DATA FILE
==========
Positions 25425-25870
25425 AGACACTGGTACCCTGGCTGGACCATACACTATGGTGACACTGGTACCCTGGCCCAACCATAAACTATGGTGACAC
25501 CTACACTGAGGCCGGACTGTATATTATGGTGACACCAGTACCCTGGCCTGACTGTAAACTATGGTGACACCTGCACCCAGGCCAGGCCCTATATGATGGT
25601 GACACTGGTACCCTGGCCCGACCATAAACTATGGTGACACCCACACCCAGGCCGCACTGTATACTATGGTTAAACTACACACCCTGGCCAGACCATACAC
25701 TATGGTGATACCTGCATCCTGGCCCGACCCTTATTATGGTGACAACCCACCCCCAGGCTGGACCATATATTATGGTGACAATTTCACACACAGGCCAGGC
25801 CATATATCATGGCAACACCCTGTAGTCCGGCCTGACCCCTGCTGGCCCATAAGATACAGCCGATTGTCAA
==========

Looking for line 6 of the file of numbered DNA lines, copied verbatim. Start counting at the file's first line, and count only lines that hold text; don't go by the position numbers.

25801 CATATATCATGGCAACACCCTGTAGTCCGGCCTGACCCCTGCTGGCCCATAAGATACAGCCGATTGTCAA